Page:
·         Entrepreneurial networks tend to be clustered locally.  Incubator space in Shoreditch was commercially led but in Dalston was primarily in social ownership.  There were currently 7/8,000 jobs in Dalston and if Ashwin Street was handed to Bootstrap they could let it out in a week.
·         Concerns about lack of affordable housing provision were primarily the responsibility of his colleague Karen Alcock who was planning to hold a community housing conference.

Andrew Sissons, Hackney Council Head of Regeneration Delivery - then took over from Guy (who had to leave) and focussed on issues specific to Dalston.  He said that;
·        Increased amounts of online shopping did create a danger that too much retail space was being created locally.
·        Major destination retailers had plans for how many stores they needed to cover London working down from a presence at four “Westfields”  while taking account of existing local provision. In a time of recession their main interest in Hackney was in bespoke niche possibilities such as Shoreditch. 
·        New Dalston entrepreneurs were attracted to food and service provision.
·        The current Kingsland Centre shops were viable and affordable but there was also scope to capture some of the middle class “retail bleed” of spending – primarily to the Angel and Westfield-Stratford.
·        Although “regeneration” had no planning function it had mobilised the local business community to get an exemption from government proposals to prevent Councils stopping commercial property being converted to residential use.  100 Councils had applied for such exception but only 17 had been granted.  Hackney had succeeded after mobilising 400 letters from business and over  2,000 signatures on the petition. 
·        Business mutual support networks were particularly strong in Shoreditch covering fashion, technology, PR and media with similar design based networks developing around Hackney Road/ London Fields.  There was scope for further development of such networks in Dalston which at the moment is under developed.
·        Hackney had supported various business support initiatives such as the London Fields Design Festival, Hackney House, Digital Shoreditch , Shoreditch Design Week and London Fashion Week.  
·        Immediate concerns about the Kingsland Centre development were that;
o       It focussed on maximising residential provision on a town centre site for which the Council sought maximum appropriate commercial provision.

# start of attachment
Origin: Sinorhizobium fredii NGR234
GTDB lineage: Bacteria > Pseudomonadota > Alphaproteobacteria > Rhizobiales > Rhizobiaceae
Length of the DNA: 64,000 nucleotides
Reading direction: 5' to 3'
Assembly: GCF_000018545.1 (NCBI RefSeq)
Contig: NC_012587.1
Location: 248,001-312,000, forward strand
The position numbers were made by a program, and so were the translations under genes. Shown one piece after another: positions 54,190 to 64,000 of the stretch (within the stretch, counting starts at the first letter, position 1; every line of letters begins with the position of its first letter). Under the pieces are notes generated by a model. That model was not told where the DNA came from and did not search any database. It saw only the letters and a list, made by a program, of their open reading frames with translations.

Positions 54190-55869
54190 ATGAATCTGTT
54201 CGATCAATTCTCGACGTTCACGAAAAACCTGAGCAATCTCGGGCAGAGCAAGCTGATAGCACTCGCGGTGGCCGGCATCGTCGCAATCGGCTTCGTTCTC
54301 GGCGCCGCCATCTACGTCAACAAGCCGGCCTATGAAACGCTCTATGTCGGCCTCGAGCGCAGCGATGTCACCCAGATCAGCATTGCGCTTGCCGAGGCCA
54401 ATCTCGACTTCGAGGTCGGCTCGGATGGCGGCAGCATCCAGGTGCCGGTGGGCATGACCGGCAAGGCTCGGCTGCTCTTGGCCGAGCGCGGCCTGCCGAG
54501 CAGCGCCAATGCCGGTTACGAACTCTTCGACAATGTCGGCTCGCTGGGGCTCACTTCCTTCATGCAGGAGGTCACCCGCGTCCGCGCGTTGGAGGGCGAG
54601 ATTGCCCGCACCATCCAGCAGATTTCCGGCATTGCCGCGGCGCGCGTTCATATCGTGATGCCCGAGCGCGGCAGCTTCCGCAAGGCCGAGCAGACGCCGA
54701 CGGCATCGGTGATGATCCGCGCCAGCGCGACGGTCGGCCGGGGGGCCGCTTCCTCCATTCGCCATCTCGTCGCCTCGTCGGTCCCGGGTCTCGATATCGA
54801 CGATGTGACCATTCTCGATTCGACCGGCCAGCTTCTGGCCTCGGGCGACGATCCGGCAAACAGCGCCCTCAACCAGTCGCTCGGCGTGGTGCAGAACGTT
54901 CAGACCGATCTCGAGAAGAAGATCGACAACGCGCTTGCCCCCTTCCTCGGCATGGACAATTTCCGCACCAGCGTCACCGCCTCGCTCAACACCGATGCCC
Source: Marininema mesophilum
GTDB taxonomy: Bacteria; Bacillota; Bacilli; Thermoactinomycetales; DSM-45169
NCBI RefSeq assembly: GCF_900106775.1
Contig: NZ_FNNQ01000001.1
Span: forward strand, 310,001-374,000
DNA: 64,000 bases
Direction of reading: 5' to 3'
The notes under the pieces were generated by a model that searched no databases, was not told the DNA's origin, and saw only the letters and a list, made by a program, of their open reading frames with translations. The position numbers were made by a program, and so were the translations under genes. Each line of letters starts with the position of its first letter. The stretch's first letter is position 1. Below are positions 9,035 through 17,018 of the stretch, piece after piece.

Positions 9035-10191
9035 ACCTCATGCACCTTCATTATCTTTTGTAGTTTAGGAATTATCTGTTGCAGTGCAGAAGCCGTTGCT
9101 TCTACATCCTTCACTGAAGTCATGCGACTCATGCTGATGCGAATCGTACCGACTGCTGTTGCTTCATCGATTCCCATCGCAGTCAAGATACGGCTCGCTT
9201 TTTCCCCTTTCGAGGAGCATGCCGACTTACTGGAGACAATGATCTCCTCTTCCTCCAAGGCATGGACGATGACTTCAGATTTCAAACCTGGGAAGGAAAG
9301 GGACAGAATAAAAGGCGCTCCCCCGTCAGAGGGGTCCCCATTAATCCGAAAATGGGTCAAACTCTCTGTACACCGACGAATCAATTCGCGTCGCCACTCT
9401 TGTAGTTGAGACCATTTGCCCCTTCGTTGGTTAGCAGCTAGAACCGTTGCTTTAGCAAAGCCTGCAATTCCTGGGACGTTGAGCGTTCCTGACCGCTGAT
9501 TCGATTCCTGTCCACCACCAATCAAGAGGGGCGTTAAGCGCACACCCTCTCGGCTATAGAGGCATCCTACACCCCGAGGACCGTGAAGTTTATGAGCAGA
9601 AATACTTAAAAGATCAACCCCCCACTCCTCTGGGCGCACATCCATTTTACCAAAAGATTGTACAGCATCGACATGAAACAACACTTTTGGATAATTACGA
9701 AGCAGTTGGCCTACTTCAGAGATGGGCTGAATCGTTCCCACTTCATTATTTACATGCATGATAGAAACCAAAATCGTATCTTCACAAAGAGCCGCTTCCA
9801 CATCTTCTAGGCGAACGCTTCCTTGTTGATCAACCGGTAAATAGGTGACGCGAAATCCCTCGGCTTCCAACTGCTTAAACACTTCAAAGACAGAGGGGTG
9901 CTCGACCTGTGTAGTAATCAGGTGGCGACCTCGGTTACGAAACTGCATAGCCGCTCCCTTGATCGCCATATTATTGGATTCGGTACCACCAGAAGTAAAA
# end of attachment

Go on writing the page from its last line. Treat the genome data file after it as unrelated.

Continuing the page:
o       Adequate consideration should be given to address proven demand for commercial space.
o       It needed to avoid a “landlocked” shopping centre which did not feed demand for adjacent provision, particularly Ridley Road market.
·        Redeveloped Council owned Dalston Lane terraces would offer outlets to local small and medium sized businesses especially with the current demand for small retail spaces for food and artisan production. 
·         Keeping Marks &  Spencers, Primark and Boots was essential to maintaining footfall in the Narrow Way.
·        Since Hackney was home to many ethnic minority entrepreneurs regeneration should support them in moving up the value chain.  The Hackney Shop in the Hackney Fashion Hub  was an example of what could be done.  Businesses in studios on Ridley Road and Shacklewell Lane could benefit from similar support.
·        The Council planned to use the development of Birkbeck Mews to counter the loss of light industrial workspace and it could provide 20-30,000 square foot of employment space.
·        Hackney was supporting the University of London project to repatriate manufacturing jobs from overseas.
·        A particular focus of the Regeneration Team was in maximising local employment in new developments across the Borough with 40 local jobs created in the Ace Hotel, 25 at the Aquascutum Shop, 15 so far with BT sports on the Olympic park and many jobs in the food and restaurant industry. A recent study by Nesta concluded that Hackney Regeneration had helped to generate some 270 restaurant jobs for local people in the last year.